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POSITIVE LIVING FROM BIRTH

Keletso Thobega

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Tlotlo Lillian Moilwa is a 20-year old HIV/AIDS activist who has not allowed her status to define her.

Moilwa advocates for young people living with HIV, and uses her own story in her activism. During World AIDS Day commemorations in Mochudi in December, she delivered a moving speech that touched many including President Mokgweetsi Masisi and First Lady Neo Masisi.
They were seemingly touched by the young woman’s boldness and bravery and extended their support to her.

Moilwa is among thousands of young Batswana born between 1988 and 1998 who were born HIV positive.

This is largely because during that period HIV was still new and there was more misinformation and programmes such as PMTCT, that stop HIV transmission of HIV from mother to child had not yet been rolled out.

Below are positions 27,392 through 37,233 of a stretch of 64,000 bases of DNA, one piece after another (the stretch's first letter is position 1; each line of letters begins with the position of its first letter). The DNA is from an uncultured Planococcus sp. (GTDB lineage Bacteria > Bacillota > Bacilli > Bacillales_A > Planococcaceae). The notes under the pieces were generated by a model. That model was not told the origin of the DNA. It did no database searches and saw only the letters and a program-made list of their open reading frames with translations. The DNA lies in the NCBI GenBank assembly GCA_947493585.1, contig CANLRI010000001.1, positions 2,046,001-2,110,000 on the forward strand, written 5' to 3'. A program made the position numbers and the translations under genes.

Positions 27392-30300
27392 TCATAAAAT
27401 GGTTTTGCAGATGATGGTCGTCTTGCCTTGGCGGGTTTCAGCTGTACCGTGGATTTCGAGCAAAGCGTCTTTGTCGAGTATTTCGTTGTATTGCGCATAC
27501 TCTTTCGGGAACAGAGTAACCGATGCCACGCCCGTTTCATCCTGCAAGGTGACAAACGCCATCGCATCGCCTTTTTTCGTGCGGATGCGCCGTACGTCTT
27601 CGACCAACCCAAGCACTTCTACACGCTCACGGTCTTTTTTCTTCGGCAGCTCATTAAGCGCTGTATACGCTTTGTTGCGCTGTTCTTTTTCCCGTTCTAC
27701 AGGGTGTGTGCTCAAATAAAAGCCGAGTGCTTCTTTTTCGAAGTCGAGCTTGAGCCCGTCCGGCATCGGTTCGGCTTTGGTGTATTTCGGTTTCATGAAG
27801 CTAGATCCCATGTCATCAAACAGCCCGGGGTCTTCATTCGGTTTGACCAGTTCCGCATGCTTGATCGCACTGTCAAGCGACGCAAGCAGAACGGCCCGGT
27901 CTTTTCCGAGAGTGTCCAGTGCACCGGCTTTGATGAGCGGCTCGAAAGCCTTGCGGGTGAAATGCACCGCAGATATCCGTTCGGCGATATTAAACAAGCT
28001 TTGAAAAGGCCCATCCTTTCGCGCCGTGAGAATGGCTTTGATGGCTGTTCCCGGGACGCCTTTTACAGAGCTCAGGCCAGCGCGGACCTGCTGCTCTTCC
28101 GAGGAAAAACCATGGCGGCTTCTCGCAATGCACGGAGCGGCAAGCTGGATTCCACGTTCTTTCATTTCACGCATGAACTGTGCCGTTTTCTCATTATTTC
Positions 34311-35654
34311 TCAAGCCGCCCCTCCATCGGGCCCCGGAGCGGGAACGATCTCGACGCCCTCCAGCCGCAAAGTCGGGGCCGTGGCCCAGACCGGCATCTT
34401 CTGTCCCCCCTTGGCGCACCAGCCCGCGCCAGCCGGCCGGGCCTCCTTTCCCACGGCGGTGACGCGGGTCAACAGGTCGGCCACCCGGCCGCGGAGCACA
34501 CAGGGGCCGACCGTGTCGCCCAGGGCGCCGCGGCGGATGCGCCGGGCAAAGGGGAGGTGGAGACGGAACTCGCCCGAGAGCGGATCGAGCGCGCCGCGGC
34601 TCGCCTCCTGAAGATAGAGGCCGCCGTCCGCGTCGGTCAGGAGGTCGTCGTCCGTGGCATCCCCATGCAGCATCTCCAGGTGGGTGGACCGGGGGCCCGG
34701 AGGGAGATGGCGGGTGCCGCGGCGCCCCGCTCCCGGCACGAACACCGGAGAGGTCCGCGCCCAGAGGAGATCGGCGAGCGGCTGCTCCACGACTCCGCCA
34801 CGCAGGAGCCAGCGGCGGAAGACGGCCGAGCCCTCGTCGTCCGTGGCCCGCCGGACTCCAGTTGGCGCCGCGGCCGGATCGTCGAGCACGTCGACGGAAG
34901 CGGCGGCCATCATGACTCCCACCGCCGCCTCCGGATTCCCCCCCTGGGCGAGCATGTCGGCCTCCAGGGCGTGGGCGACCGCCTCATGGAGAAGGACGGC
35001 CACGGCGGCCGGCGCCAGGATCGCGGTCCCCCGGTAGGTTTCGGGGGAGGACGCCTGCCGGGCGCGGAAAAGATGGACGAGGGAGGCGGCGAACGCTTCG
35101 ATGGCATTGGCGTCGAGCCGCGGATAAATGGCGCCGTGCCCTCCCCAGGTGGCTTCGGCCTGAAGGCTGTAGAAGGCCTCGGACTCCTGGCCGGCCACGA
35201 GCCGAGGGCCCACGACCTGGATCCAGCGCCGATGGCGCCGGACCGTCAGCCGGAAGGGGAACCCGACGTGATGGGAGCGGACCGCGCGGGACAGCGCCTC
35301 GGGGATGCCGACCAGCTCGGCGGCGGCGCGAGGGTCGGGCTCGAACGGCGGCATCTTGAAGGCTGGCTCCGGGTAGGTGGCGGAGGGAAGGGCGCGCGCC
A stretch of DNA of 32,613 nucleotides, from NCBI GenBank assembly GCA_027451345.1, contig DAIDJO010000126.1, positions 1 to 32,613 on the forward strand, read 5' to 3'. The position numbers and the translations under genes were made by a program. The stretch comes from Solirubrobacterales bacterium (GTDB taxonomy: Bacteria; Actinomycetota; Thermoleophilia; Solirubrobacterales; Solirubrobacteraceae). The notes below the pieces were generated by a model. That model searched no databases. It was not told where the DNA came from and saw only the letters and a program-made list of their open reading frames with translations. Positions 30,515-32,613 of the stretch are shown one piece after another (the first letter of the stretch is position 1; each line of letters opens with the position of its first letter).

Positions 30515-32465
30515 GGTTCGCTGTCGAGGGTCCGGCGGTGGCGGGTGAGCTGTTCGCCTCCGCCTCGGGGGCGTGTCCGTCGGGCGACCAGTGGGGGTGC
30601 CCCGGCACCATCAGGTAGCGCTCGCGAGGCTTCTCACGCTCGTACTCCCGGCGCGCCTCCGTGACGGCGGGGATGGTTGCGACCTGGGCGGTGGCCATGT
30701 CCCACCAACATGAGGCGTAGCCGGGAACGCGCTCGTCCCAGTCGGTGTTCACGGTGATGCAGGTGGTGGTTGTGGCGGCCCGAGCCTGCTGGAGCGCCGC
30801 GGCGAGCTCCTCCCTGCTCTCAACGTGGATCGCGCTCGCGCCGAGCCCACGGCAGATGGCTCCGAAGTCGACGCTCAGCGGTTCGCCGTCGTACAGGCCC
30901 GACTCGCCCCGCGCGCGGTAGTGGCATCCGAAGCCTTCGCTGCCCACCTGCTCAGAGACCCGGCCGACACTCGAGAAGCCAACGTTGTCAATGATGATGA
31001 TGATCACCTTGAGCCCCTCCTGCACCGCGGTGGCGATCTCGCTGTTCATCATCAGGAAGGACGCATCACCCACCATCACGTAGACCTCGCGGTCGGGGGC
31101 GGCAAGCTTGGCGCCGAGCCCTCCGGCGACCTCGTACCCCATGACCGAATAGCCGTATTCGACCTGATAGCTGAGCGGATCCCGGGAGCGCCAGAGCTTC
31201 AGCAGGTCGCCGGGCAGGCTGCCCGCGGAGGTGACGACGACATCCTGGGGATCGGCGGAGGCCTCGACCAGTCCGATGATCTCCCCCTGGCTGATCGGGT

The pretty and bubbly Moilwa, a student at Limkokwing University of Creative Technology lost her mother and father when she was six and eight years old respectively.

At the time, little did she know what was really going on. It was only at ten years old that she realised what exactly was going on and her health status.

“One day I went through my medical records only to find ‘HIV transmitted from mother to child’ on it,” she recalls. She however says that she did not struggle to come to terms with her status.

“I did not imagine that I would be dying. I was fit and healthy and not on medication because I had kept my CD4 constant and viral load low. It was only when I was 16 that I went for tests and they indeed came back positive.

“My CD4 was at 306 and that is when I started taking medication,” she says. It was around this time that she reached out to other young people living with the virus.

“I met a group of young people living with HIV and that is when I realised that many people are failing to accept their HIV status. I decided to come out with my status as a way of helping others accept their status,” she says.

She knew that there were possibilities of facing stigma so she prepared herself psychologically. “This made it easy for me to deal with stigma when I came across it.”

One of the challenges she faced was at school because she had to regularly see a doctor and on her return she would have to explain to her teachers where she had been.